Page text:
The crisis in the aviation sector started in the first quarter of 2020 as a result of the COVID-19 pandemic has triggered an unprecedented situation. It is the first health crisis that has had such a global impact worldwide. For example, the SARS health crisis in 2003 only impacted Asia. The two main recent examples of global crises are: the crisis in 2001 after the 9/11 attacks that brought about a paradigm shift in security and also forced the restructuring of the sector; On the other hand, the 2008 economic crisis was also global in nature and meant the reduction of the number of air operators, the acceleration of the low-cost model and a different behaviour of leisure and business passengers.
Therefore, the current crisis is expected to involve changes like those of previous crises and also to introduce a new paradigm of trips with a “health guarantee” in order to restore consumer confidence. Additionally, due to the exceptional financial situation of the majority of airlines and the demand that is expected to be slow and very sensitive, a gradual recovery is to be expected.
Many countries as a result of the pandemic have closed their borders to the transit of people and only allow the entry of nationals or residents (see figure 1). Tourism has obviously been very impacted since it is not possible to travel for leisure to most countries and only some trips are allowed and for essential reasons.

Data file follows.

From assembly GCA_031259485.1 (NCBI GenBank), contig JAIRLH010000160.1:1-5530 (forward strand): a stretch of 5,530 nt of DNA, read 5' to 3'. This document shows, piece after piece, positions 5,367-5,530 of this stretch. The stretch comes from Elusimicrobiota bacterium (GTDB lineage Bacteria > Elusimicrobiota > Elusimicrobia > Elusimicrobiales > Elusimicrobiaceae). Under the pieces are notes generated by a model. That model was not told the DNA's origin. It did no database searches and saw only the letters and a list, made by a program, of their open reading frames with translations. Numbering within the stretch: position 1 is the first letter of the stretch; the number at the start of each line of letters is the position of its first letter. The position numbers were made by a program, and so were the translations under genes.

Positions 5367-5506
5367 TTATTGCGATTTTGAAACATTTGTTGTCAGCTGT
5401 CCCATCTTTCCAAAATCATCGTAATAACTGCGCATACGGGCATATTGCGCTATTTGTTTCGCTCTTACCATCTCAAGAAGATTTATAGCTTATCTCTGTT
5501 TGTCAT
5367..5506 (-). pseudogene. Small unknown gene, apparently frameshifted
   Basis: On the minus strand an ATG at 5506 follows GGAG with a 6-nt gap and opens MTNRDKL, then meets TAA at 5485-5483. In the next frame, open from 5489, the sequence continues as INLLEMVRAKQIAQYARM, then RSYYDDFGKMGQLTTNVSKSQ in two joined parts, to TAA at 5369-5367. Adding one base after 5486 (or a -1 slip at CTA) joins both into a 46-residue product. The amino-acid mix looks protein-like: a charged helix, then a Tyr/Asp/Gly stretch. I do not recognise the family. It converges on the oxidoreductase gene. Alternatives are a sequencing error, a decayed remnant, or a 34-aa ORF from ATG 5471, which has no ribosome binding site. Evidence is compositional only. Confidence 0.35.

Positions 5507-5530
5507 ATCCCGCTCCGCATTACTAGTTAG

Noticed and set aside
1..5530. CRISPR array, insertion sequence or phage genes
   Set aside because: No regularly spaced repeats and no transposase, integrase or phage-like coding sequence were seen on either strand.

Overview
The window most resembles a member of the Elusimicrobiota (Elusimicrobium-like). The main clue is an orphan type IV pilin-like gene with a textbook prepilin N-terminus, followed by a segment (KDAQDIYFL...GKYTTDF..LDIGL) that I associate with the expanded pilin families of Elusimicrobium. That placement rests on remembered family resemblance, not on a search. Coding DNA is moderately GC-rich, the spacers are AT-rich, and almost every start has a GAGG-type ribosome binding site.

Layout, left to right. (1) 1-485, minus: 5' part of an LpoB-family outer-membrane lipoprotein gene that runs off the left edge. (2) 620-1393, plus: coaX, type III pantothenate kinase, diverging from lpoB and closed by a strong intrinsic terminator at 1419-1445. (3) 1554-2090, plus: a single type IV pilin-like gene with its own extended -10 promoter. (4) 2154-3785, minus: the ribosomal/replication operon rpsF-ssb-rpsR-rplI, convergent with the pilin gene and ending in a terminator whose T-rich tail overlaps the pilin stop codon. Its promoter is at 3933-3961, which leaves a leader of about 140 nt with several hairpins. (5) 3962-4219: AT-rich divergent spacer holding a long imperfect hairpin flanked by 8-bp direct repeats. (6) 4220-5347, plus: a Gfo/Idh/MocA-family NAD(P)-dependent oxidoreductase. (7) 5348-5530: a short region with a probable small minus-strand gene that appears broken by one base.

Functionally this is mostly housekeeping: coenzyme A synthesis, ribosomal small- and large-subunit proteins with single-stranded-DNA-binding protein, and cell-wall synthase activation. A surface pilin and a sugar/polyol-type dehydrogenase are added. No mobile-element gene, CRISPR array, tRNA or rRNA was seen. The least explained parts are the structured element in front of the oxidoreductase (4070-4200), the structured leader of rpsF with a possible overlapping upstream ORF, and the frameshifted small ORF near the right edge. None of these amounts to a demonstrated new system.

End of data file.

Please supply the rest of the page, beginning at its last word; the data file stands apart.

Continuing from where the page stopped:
In all regions of the world there has been a reduction in the offer of seats with respect to the one originally proposed until reaching a total reduction of 40% of international passengers in March 2020 (ICAO source, see figure 2). The reduction of flights in the first three months of 2020 in the airline sector has reduced the RPK (Revenue Passenger Kilometer) an average of 48% compared to the previous year according to (source IATA, see figure 3). Reduction rates have been different since the same pandemic has affected distinct regions in different ways and times.
Many airlines have seen their money inflow reduced, so many have looked for ways to reduce their costs through employment regularization plans (as in the specific case of the main airlines in Barcelona) and maximize their public or private financing channels. Large aeronautical groups such as IAG, LH, AF / KLM or American companies have not been an exception and the states have gained prominence when trying to revive these business groups.
Recovery depends largely on the lack of confinement applied in each country and the regulations of each one that allow the free movement of people between them. This lack of confinement is expected to be staggered and not at the same time what will have implications for the air sector. The affectation in different regions at different times will probably make international connections and especially intercontinental ones more complicated.
Source:Barcelona Chamber of Commerce - https://www.cambrabcn.org/documents/20182/51403/Observatori+37_maig+2020.pdf/b1fdd19b-c26d-009c-92ec-7c66b6e46c92